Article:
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The Winter Queen: A Novel (An Erast Fandorin…

The Winter Queen: A Novel (An Erast Fandorin Mystery) (original 1998; edition 2003)

by Boris Akunin (Author), Andrew Bromfield (Translator)

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1,981685,013 (3.63)149
Title:The Winter Queen: A Novel (An Erast Fandorin Mystery)
Authors:Boris Akunin (Author)
Other authors:Andrew Bromfield (Translator)
Info:Weidenfeld and Nicolson
Collections:Your library
Tags:Mystery, Fiction

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The Winter Queen by Boris Akunin (1998)



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English (61)  Spanish (2)  Dutch (2)  French (2)  Swedish (1)  Norwegian (1)  All languages (69)
Showing 1-5 of 61 (next | show all)
Интересная смесь детективного и исторического романов, но всё-таки можно заметить, что автор во время писания являлся более опытным историком, чем писателем. Описание геополитической ситуации в Европе и в России во второй половине 19-ого века мне казалось очень убедительным, и на самом деле можно сказать, что автор хорошо захватил дух этого периода.

Детективный случай мне не казался очень интересным - московский студент сделал самоубийство, или, как минимум, так выглядело. Он оставил все свои активы на благотворительность. Молодой детектив Эраст Фандорин, для которого это явилось первым случаем, должен был расследовать. Но, я считаю, что автор довольно хорошо распустил дело, хотя конец можно было угадать.

Хорошее начало детективно-исторического сериала, но, автор должен обратить несколько больше внимания на развитие более интересных героев и их характеров.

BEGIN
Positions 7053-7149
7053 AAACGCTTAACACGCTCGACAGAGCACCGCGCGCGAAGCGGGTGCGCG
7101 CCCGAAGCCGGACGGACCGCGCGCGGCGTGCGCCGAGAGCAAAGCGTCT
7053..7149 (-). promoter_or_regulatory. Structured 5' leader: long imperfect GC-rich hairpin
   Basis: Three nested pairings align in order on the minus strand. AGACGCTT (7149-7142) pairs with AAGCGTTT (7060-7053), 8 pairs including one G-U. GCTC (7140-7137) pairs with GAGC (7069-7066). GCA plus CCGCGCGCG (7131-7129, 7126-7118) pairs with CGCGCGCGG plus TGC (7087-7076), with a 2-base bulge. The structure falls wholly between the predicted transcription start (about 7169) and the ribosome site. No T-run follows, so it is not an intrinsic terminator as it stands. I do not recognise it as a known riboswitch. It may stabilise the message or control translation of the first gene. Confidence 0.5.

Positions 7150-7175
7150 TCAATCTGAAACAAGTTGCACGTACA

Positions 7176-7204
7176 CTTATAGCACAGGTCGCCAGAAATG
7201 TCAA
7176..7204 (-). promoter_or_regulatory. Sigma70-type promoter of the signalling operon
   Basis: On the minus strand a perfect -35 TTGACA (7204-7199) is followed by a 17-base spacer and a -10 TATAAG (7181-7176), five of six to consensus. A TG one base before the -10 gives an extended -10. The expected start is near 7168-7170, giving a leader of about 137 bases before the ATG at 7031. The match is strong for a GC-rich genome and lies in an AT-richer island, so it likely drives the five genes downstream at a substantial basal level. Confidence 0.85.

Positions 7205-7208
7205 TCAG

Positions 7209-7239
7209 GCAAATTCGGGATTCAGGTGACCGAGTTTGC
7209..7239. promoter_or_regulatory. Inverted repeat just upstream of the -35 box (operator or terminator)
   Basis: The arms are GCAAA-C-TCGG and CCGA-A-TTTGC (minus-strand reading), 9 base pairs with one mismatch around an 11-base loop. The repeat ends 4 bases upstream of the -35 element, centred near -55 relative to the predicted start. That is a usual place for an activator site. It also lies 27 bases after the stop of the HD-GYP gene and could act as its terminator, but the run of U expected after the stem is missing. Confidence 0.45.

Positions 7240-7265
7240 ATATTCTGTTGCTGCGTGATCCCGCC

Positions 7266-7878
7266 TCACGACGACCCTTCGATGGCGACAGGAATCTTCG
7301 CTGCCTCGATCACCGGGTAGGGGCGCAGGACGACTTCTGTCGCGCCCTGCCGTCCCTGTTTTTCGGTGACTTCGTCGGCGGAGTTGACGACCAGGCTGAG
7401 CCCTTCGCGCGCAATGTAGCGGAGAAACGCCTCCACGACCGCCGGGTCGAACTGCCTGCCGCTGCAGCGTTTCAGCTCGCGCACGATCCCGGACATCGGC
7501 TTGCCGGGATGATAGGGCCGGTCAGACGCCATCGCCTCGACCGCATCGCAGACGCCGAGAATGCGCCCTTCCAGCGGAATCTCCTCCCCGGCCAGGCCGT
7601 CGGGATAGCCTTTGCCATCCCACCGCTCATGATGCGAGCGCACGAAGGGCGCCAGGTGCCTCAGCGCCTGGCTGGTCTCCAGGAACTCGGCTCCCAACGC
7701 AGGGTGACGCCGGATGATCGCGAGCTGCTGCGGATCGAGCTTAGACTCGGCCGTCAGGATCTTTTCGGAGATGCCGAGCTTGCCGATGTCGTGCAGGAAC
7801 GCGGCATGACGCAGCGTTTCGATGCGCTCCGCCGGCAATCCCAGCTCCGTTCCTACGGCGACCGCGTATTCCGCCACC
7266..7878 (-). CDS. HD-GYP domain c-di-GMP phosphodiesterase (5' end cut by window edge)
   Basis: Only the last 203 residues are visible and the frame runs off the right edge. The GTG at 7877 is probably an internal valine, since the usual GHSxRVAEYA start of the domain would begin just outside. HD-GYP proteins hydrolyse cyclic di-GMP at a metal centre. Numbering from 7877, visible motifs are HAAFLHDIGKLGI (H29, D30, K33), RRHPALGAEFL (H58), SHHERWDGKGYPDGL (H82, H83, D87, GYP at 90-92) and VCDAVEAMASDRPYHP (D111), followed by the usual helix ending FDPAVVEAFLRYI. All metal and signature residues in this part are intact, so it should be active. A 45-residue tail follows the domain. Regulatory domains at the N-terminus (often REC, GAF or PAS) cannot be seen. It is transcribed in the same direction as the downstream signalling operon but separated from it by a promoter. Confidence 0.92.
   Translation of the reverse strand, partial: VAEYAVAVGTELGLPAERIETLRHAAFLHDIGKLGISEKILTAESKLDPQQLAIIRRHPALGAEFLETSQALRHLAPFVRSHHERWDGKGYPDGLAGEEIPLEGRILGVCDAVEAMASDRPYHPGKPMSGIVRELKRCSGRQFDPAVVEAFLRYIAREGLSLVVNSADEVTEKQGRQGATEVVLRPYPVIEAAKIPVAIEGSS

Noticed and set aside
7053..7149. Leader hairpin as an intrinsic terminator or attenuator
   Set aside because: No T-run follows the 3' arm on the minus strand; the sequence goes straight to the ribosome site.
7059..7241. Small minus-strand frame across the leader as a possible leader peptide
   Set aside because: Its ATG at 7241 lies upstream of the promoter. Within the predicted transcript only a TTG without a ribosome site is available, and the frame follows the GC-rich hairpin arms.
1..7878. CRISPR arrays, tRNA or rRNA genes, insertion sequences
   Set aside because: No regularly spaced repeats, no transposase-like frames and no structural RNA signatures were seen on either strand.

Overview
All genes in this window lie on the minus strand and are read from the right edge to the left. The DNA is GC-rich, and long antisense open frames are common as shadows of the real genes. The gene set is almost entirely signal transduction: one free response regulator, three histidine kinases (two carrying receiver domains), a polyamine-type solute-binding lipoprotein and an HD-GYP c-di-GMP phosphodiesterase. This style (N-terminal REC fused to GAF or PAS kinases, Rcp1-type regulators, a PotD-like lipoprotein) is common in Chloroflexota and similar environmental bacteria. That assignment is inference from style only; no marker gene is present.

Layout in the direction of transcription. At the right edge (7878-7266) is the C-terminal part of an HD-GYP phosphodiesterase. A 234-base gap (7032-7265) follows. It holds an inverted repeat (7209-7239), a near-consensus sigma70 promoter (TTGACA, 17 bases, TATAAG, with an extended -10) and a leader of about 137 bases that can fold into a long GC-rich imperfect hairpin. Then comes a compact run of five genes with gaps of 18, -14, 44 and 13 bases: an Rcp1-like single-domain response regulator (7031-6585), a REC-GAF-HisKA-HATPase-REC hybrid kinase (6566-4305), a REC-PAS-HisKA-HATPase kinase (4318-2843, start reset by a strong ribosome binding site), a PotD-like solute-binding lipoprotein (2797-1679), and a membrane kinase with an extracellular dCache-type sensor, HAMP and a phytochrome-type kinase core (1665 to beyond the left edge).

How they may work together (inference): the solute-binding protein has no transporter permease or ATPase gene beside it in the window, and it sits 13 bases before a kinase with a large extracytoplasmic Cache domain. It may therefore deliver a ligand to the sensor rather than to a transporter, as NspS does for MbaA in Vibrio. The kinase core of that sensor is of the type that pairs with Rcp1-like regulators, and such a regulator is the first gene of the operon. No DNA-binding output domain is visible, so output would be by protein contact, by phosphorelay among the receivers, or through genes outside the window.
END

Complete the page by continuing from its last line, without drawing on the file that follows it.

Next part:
( )
  matija2019 | Jan 8, 2019 |
הראשון בסדרה ארוכה של ספרי מתח רוסיים המתרחשים במאה ה 19 ושגיבורם הוא אראס פנדורוב. מעין ג'ימס בונד רוסי אבל הרבה יותר נאיבי ותמים. החלק המעניין הוא לא העלילה כי אם הפנינים שנחשפות על החברה הרוסית במאה ה 19 ( )
  amoskovacs | Dec 25, 2018 |
Surprisingly good. ( )
  zhoud2005 | Dec 9, 2018 |
This novel is set in 1870s Russia and begins intriguingly enough with the suicide of a young man in a park. The reader is then introduced to Erast Fandorin, a police officer who investigates what occurred with the suicide and finds some interesting connections. Fandorin is young and still learning the art of being a police officer and he is often awkward and cheats death a number of times. That said he is likeable and this carries the novel. The novel is interesting for the cultural difference, being a Russian novel and there is plenty of fun to be had with it. The mystery plays out fairly predictably and in many ways it has elements of farce in how it plays out. ( )
1 vote Tifi | Apr 1, 2018 |
A series of detective stories set in Tsarist Russian. There are eleven novels in the series (so far), three (so far) have been translated into English.

My main interest in this sort of book is as a gentle introduction to the manners and customs of a different time and place. If it happens to be a good story, so much the better. As it is, these are a little disappointing.

The hero starts out as a very young and very minor official in the Russian police. He is excruciatingly naive, but simultaneously gifted with extraordinary luck. He needs it, since in the first novel (The Winter Queen) what appears to be an unfortunate suicide turns into a global conspiracy (no, it’s not the bicycle riders). Fandorin meets a roguish count, a detective genius, a villainous butler and the obligatory femme fatale. He’s not the narrator, but he is the “point of view” character in that we only see what he sees. Due much more to Fandorin’s luck than his skill, (and even the villains acknowledge this) the conspiracy is eventually unmasked and thwarted, although Fandorin is permanently emotionally and physically marked by the result. Although the book’s a pleasant enough read, a lot of it just doesn’t “feel” right; in particular, there’s little to evoke the place and time of 1870s Moscow, London and St. Petersburg. It seems that with a few name and dialog changes it could just as easily be 1700 Paris or 1950 San Francisco.